Here, Bao was convicted of use of a weapon to commit the felony of first degree murder, which is an intentional crime.   The jury was instructed that to find Bao guilty of first degree murder, the State must prove beyond a reasonable doubt that Bao killed Vu La and that he did so purposely, with deliberate malice, and with premeditated malice.   Thus, by finding Bao guilty of both first degree murder and use of a weapon to commit a felony, the jury necessarily found that Bao used the gun for the purpose of committing the felony.   Any additional instruction regarding the purpose for which a weapon is used is unnecessary when the felony which serves as the basis for the use of a weapon charge is an intentional crime.   Accordingly, we determine that this assignment of error lacks merit.

Reading Brooks' Testimony to Jury

Bao contends that he should have been granted a mistrial because Brooks' testimony was read to the jury.   He argues that the testimony that was read to the jury did not precisely answer the jury's question.   He argues that the probative value of testimony was outweighed by the danger of undue emphasis the reading placed on the testimony.

  We have stated on several occasions that allowing a jury to rehear only portions of the evidence after the jury has commenced deliberations is not to be encouraged, but is a matter within the discretion of the trial court.  State v. Dixon, 259 Neb. 976, 614 N.W.2d 288 (2000).   See State v. Gutierrez, 260 Neb. 1008, 620 N.W.2d 738 (2001).   When a jury makes a request to rehear certain evidence, under the common-law rule, the trial court must discover the exact nature of the jury's difficulty, isolate the precise testimony which can solve it, and weigh the probative value of the testimony against the danger of undue emphasis.   State v. Gutierrez, supra;  State v. Dixon, supra.   If, after this careful exercise of discretion, the court decides to allow some repetition of the evidence, it can do so in open court in the presence of the parties or their counsel or under strictly controlled procedures of which the parties have been notified.   See State v. Dixon, supra.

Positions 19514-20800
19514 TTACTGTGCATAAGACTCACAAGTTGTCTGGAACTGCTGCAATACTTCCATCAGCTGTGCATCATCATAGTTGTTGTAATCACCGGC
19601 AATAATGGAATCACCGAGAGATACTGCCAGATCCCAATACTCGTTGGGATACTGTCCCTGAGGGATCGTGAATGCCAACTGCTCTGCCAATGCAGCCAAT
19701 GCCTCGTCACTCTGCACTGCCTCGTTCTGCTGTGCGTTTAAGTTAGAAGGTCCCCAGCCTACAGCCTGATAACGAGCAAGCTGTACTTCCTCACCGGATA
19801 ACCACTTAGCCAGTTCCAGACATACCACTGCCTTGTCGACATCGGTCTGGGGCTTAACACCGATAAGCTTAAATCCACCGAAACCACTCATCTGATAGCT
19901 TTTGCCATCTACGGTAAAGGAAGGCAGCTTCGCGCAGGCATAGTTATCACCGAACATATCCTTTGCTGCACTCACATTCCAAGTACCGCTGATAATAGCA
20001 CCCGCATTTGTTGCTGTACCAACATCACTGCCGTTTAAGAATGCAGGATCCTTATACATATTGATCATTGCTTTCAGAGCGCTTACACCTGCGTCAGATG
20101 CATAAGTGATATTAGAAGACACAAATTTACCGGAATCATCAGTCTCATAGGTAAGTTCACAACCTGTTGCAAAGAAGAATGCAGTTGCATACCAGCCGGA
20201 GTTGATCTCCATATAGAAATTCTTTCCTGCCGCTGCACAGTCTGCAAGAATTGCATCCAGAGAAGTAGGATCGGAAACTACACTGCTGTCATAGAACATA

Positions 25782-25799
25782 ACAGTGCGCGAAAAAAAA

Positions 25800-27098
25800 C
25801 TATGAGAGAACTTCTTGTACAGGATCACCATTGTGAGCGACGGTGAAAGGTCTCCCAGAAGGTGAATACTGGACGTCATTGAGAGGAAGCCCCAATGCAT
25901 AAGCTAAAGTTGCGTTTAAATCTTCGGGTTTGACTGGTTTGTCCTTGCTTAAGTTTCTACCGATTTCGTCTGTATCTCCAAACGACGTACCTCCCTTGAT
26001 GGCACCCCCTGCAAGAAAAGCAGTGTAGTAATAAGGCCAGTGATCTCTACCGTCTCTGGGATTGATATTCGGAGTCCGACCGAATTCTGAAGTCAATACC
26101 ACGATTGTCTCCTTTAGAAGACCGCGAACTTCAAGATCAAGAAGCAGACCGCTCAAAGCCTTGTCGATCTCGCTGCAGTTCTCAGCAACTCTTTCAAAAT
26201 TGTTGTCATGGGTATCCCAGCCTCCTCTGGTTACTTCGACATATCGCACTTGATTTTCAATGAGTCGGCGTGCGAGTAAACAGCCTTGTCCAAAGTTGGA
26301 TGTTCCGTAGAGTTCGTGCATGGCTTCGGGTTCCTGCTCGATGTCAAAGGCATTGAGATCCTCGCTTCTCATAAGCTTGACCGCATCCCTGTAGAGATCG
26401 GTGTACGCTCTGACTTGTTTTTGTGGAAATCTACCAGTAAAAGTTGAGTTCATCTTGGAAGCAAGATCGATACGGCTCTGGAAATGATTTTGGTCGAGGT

Here, when the jury asked for a transcription of Brooks' testimony, the court refused to provide the jury with a transcript and sought to determine the exact nature of any difficulty.   When the jury made it clear that the jury disagreed over what Brooks said about who was around the red car, the court reviewed the testimony and isolated those portions that best addressed the area of the jury's concern.   After considering the probative value of the testimony to the case, the court then decided to read only those limited portions of the testimony to the jury.   The testimony was read in open court and in the presence of Bao and his attorneys.   The reading of the testimony did not precisely answer the jury's question and may have emphasized a limited portion of Brooks' testimony.   The district court, however, followed the correct procedure and limited the reading of testimony to the narrow issue inquired by the jury.   Under these circumstances, the court did not abuse its discretion in choosing to read portions of testimony to the jury.   Likewise, the court did not abuse its discretion in denying Bao's motion for a mistrial.

Separation of Jury

Bao contends that the court should have declared a mistrial due to the separation of members of the jury upon one juror's hospitalization.   Neb.Rev.Stat. § 29-2022 (Reissue 1995) provides:

 When a case is finally submitted to the jury, they must be kept together in some convenient place, under the charge of an officer, until they agree upon a verdict or are discharged by the court․ If the jury are permitted to separate during the trial, they shall be admonished by the court that it is their duty not to converse with or suffer themselves to be addressed by any other person on the subject of the trial, nor to listen to any conversation on the subject;  and it is their duty not to form or express an opinion thereon until the cause is finally submitted to them.